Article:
Are you consuming too much sugar? The American Heart Association claims that men should consume no more than 9 teaspoons per day (37.5 grams), whilst women should consume no more than 6 teaspoons (25 grams).
Unfortunately, this amount can be difficult to judge, given that sugar is hidden in many foods. On top of this, this figure does not apply to everyone – those that exercise regularly may be able to get away with consuming more sugar without too much harm on the body, as this sugar can be a useful source of energy.
Because of this, you’re much better off looking for other physical signs that you may be consuming too much sugar. Here are just seven signs that could be proof that you’re consuming too much sugar.
You’ve been diagnosed with diabetes
Diabetes is caused by high blood sugar levels and can result in symptoms such as excessive thirst, frequent urination, nausea, blurry vision and fatigue. Whilst it can be genetic, the most popular type of diabetes (type 2) is usually directly the result of consuming too much sugar over a prolonged time.
Most people that are diagnosed with diabetes are told by their doctor to lower their sugar intake. Ignoring this advice can cause your blood sugar levels to get worse, which could even result in a diabetic coma or in extreme cases death. There are lots of guides online that can help you to control your diet when dealing with diabetes – some people have even cured themselves of diabetes simply through a low-sugar diet and exercise.
You keep getting cavities
Tooth decay is the result of bacteria building up on our teeth. Frequent and thorough brushing may be enough to prevent this bacteria causing tooth decay. However, consuming lots of sugar often makes this harder – sugar that gets coated on teeth creates the perfect breeding ground for bacteria and is the main cause of cavities.
A dentist may be able to recommend the best course of action for reducing tooth decay – the likes of this website offers information on the types of dental treatments available. Of course, cutting down on sugar and keeping up a good brushing regime will also be needed to prevent future cavities. Soft drinks are usually the biggest culprit when it comes to tooth decay.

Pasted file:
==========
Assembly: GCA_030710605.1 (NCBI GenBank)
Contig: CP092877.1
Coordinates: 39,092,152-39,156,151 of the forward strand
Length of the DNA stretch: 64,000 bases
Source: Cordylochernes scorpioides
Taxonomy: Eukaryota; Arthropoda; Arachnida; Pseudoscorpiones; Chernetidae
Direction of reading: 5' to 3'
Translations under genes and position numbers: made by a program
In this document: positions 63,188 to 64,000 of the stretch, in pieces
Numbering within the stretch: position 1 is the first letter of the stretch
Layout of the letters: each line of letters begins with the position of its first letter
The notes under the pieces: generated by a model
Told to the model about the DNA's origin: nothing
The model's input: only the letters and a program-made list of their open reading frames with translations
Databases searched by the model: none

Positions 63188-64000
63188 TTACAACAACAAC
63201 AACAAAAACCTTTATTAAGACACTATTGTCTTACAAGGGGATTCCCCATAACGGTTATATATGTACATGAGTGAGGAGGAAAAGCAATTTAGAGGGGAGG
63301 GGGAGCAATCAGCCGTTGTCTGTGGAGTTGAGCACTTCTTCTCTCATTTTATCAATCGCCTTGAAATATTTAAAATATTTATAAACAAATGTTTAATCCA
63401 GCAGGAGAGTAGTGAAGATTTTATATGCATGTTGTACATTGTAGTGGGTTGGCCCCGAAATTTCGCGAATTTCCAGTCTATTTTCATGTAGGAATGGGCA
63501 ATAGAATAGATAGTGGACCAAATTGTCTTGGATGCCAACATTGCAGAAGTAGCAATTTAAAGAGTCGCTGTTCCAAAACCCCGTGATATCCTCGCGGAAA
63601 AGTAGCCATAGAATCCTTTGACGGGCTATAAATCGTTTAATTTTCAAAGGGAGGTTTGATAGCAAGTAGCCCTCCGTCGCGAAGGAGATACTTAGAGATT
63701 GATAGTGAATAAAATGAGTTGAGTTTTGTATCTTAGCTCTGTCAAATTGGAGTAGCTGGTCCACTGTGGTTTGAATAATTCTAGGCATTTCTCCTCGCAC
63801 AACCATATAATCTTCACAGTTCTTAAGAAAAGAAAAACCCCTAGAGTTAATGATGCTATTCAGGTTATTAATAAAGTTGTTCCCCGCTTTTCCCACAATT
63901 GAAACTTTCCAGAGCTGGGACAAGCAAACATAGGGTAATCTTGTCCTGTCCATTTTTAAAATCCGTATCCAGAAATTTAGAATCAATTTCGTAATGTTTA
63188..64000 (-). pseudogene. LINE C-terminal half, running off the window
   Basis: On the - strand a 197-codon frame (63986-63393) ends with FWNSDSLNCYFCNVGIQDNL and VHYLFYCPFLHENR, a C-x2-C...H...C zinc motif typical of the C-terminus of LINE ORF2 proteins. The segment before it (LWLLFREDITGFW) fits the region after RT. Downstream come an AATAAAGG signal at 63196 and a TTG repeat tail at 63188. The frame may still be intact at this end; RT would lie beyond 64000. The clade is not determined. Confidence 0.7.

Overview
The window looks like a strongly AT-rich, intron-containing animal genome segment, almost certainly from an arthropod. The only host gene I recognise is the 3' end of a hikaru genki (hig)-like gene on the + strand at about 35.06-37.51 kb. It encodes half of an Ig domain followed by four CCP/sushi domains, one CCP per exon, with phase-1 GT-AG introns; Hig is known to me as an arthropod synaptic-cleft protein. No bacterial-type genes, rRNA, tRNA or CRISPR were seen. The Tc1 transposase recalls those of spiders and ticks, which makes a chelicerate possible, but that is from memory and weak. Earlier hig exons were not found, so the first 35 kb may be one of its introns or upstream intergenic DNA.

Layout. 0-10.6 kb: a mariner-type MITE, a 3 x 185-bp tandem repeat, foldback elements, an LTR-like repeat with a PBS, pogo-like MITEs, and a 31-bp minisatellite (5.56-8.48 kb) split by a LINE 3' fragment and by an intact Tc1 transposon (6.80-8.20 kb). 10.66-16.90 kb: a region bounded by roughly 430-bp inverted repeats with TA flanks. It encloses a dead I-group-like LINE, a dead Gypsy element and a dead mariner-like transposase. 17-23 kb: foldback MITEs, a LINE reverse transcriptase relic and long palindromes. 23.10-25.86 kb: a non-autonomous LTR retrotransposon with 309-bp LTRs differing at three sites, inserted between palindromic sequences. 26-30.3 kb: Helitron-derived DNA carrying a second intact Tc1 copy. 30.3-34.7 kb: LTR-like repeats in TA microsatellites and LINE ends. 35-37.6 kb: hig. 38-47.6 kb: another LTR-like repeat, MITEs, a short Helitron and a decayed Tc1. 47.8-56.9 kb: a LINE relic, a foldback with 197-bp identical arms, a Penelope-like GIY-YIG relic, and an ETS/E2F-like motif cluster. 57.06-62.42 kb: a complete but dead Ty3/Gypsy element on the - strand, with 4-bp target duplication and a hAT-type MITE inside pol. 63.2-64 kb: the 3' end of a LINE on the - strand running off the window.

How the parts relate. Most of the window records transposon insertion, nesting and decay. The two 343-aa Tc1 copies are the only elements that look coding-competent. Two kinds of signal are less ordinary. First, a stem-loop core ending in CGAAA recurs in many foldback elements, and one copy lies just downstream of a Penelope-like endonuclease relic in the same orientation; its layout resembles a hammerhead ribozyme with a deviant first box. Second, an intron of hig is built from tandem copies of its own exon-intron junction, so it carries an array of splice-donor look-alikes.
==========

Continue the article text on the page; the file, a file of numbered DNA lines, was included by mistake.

You’re gaining weight
Sugar can also lead to weight gain. This is because sugar is full of empty calories that the body doesn’t know what to do with. If you’re not exercising and burning these calories as energy, your body will just store them as excess fat.
Other foods can also cause weight gain too such as fried foods and processed foods. These could also be worth considering on top of your sugar intake. Try exercising and lowering your sugar intake and see what impact it has on your weight.
You keep getting spots
An outbreak of spots could also be due to overconsumption of sugar. This has to do with the release of insulin – the hormone that regulates our blood sugar levels. Every time we consume a large amount of sugar, our pancreas releases insulin to try and get rid of some of this sugar from our blood (this function can stop working, which is when diabetes develops). However, overproduction of insulin can lead to unnecessary inflammation around the body – a common example being spots and acne on the skin.
Spots can also develop if you don’t regularly wash your face. However, if you’ve got a good personal hygiene routine and are still developing lots of spots, overconsumption of sugar could likely be the cause.
You constantly feel tired
Sugar is a source of energy and so it may seem odd to suggest that chronic fatigue is the result of eating too much sugar. The reason sugar addiction can cause people to become overly tired is because for every sugar high there is always a comedown – whilst you may feel perky a few minutes after feasting on a bag of sweets, you could feel awful a couple hours after.
Fatigue can be the result of all manner of factors such as lack of sleep, stress or a generally poor diet. Sugar however could be a major contributor and cutting down could make your feel more awake – you may not get the benefit of the sugar highs, but you also won’t get the negative side effect of the sugar comedowns.
You can’t taste things as well as you once could
If you’ve been noticing that food doesn’t taste as exciting any more, it could be because you’re battering your taste buds with sugar. Consuming lots of sugar eventually desensitises your tastebuds to the joyous sensation that sugar once brought. This leads to a vicious cycle – many people end up consuming more sugar just to get the sweet fix they once received. Meanwhile other flavours can also start to become bland in comparison.
The same thing can happen when eating too much salt or too much spice too many sour fruits. If you’ve noticed your sense of taste getting worse, consider whether you’ve been overdoing these other strong flavours too. A loss of taste could also be due to other factors such as smoking or drinking too much alcohol – both of which can damage the taste receptors.
You constantly crave sugar
A great way to find out if you’re consuming too much sugar is to simply try going a day without it. If you cannot manage this, it could be a sign that you’ve developed strong sugar cravings. Some people can’t even go a few hours without consuming something sweet. This is when you know you’re addicted and when you’re most likely consuming too much sugar.
Beating sugar cravings isn’t easy and requires willpower – it’s essentially like overcoming drug addiction. There are many guides online and counselling services that can help.